Some cats have very small eyeballs from birth. You are more likely to suffer a prolapse of the nictitating membrane. A serious warning signal is when the tissue around the eyeballs becomes less and less. This indicates other causes for the prolapsed nictitating membrane. Muscle atrophy, emaciation or lack of water over a long period of time may be behind it.
Allergies and intolerances can also be the reason for the prolapse of the nictitating membrane.
Below we have listed potential triggers
(Lists have no claim to completeness)
Possible local (local) causes of nictitating membrane prolapse in cats:
- Local infection with cat cold
- Injury to the cornea
- Foreign body in the eye
Possible systemic (affecting whole organ system) triggers for cat nip prolapse:
- Bacterial infection
- Viral infection
- Disease of organs such as kidneys or liver
- Metabolic disease
- Horner’s syndrome
- Haw`s syndrome
A bilateral nictitating membrane prolapse is usually a sign of general disease, while a unilateral prolapse is more likely to indicate that this eye in particular is diseased.
From time to time, however, pet owners notice an incident of nictitating membrane that isn’t one. The treating veterinary surgeon then determines only a false prolapse with physiological normal findings. This is what happens when your velvet paw has a non-pigmented nictitating rim.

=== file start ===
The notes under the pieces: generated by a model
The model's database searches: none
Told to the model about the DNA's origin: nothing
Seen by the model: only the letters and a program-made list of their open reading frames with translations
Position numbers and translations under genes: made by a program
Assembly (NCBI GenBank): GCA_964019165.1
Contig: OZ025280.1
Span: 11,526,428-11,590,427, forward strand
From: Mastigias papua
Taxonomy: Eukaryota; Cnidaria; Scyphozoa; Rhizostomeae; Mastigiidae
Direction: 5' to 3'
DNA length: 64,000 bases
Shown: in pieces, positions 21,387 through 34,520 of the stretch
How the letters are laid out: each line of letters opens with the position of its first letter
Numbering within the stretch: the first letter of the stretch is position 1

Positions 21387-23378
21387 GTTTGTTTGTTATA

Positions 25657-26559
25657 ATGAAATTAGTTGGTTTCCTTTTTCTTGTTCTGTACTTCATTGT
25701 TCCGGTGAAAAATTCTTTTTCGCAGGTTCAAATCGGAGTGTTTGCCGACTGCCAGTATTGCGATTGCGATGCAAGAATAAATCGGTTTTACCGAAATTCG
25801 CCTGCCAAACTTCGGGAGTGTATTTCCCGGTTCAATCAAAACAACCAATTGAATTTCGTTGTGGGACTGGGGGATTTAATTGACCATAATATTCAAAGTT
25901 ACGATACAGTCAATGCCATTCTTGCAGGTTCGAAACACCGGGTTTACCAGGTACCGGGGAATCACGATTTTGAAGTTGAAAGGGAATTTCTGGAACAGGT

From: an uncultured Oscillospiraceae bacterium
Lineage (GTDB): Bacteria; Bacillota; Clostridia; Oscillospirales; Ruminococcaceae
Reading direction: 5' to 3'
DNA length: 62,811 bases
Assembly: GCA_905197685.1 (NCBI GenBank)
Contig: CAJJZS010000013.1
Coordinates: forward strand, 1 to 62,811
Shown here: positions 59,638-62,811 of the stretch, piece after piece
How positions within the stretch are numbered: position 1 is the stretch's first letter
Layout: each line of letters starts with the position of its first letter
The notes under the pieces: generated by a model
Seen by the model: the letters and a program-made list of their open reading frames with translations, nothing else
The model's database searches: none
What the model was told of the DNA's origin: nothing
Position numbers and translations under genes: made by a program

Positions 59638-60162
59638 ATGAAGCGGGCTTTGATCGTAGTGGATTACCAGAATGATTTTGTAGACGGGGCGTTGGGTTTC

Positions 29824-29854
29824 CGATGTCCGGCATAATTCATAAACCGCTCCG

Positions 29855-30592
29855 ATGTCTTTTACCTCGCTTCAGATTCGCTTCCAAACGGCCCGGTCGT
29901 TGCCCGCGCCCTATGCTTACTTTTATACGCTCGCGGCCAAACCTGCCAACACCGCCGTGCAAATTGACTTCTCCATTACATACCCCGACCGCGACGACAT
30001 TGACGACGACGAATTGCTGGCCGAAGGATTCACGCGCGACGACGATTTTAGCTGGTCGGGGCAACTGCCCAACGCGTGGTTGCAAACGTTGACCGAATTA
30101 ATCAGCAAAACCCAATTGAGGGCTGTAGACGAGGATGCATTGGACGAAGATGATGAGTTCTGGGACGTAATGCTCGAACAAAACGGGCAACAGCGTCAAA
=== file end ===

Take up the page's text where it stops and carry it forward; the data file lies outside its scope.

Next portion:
Psychological problems as a cause?
Relocation, bullying by other cats or a strong change in the daily routine stress your animal. For example, a new cat in the neighborhood may affect your furry nose. This stress is noticeable: Your velvet paw may eat less or nothing at all, it loses weight, refuses water. These are all alarm signals that you should take seriously. You can trigger a prolapsed nictitating membrane.
Important for cat health: Try to reduce the stress factors for your pet or best eliminate them completely!
Some scents have a calming effect on cats. You can try for example valerian or Matabi chewing sticks with active ingredients of the Japanese ray pencil..
Symptoms: How to recognize a prolapsed nictitating membrane in my cat?
If your cat is healthy, you will only see a small fold of the nictitating membrane at the inner corner of the eye near your cat’s nose. In case of a so-called nictitating membrane prolapse the third eyelid becomes clearly visible. The nictitating membrane now pushes far over the eye. You cannot overlook the prolapse. Sometimes even most of the eye is covered by the nictitating membrane. The prolapse may be unilateral or bilateral. You will notice that your cat is now more sensitive to light and produces a lot of tear fluid.
Reaction: what should I do if the nictitating membrane becomes visible in my cat?
Sometimes cats push the nictitating membrane forward when they sleep. This can happen once in a while, but should it be permanent, it may indicate disease. Your cat can not see normally, the vision is severely limited. This is dangerous for outdoor cats, because they can no longer perceive their surroundings properly. The prolapse can have a negative effect on overall vision.
Light sensitivity and poor eyesight put your pet under stress and pose a danger. The general condition of your animal will therefore possibly deteriorate quickly if the incident is left untreated.
Take your cat to the vet to find out the cause of the nictitating membrane prolapse!
Treatment: How to treat a cat with a prolapsed nictitating membrane?
The veterinarian orders a treatment, which depends on the cause. Nictitating membrane prolapse goes away on its own when the trigger is removed.